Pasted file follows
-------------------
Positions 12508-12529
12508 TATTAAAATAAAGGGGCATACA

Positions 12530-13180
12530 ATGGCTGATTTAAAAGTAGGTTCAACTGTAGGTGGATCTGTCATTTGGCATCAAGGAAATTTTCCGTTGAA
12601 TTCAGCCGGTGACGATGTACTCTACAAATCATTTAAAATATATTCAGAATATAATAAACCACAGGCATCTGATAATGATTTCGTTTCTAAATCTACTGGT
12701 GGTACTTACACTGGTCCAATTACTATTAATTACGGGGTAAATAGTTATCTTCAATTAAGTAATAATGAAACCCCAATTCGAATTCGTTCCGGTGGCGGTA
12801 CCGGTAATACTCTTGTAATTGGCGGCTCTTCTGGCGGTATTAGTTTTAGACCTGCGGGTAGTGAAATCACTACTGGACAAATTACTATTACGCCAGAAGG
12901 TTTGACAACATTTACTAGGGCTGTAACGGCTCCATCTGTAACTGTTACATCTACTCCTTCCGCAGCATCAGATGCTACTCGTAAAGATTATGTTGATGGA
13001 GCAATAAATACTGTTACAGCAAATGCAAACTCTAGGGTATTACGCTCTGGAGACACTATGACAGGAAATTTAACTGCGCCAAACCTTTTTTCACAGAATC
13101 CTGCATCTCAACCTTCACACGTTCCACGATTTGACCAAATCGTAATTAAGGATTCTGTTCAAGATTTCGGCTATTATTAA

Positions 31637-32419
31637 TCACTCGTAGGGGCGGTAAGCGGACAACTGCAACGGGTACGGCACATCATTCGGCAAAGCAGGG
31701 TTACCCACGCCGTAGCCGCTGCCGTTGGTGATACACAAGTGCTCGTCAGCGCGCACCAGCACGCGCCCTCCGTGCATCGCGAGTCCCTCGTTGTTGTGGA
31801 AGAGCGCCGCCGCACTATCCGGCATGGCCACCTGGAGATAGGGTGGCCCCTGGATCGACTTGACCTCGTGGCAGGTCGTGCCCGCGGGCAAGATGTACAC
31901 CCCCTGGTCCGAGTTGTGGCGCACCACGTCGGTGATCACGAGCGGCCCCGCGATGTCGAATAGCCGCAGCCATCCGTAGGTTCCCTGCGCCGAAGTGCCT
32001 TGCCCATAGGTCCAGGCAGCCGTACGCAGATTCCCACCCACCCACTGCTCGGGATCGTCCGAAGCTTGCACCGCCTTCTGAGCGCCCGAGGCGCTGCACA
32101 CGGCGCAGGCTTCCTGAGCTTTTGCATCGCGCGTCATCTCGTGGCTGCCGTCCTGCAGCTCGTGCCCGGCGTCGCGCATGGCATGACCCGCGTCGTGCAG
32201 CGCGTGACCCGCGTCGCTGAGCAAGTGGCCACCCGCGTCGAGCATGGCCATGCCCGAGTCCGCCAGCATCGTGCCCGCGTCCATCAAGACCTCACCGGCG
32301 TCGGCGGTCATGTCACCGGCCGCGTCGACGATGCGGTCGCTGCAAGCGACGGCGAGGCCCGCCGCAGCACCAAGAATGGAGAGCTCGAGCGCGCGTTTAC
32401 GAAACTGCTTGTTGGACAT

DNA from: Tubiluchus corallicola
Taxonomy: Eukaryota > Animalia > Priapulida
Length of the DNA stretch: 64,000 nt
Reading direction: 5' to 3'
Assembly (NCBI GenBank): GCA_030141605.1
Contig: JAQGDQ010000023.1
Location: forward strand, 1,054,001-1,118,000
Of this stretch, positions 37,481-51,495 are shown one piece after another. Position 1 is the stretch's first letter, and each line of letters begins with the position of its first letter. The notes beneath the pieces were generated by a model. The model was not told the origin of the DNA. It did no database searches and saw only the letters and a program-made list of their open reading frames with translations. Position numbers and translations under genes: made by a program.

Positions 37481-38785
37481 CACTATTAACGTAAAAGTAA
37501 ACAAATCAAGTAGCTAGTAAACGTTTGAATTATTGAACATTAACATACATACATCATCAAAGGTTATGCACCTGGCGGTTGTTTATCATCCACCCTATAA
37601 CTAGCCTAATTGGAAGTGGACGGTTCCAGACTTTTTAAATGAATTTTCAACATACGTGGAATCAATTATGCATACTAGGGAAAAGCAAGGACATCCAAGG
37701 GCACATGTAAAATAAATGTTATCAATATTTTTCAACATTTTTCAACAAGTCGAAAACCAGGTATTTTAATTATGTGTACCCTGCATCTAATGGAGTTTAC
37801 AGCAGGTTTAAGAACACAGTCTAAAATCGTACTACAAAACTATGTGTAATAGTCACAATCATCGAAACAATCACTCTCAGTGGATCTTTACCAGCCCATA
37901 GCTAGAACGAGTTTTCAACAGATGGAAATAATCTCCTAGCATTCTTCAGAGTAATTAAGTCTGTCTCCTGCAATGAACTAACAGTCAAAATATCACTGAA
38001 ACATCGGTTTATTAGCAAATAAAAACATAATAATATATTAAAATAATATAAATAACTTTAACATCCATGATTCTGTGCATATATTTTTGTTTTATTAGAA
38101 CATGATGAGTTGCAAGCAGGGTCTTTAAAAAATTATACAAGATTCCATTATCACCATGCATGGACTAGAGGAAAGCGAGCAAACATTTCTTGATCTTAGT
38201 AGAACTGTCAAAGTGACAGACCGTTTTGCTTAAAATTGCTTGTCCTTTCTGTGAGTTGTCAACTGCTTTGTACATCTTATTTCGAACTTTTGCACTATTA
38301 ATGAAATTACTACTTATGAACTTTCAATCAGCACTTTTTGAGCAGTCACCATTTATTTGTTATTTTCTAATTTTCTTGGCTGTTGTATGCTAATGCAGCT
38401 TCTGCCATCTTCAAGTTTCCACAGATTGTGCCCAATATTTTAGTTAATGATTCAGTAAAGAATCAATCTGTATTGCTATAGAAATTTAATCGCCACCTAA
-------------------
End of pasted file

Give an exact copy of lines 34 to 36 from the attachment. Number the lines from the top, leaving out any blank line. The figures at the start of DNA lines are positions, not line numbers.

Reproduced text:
37801 AGCAGGTTTAAGAACACAGTCTAAAATCGTACTACAAAACTATGTGTAATAGTCACAATCATCGAAACAATCACTCTCAGTGGATCTTTACCAGCCCATA
37901 GCTAGAACGAGTTTTCAACAGATGGAAATAATCTCCTAGCATTCTTCAGAGTAATTAAGTCTGTCTCCTGCAATGAACTAACAGTCAAAATATCACTGAA
38001 ACATCGGTTTATTAGCAAATAAAAACATAATAATATATTAAAATAATATAAATAACTTTAACATCCATGATTCTGTGCATATATTTTTGTTTTATTAGAA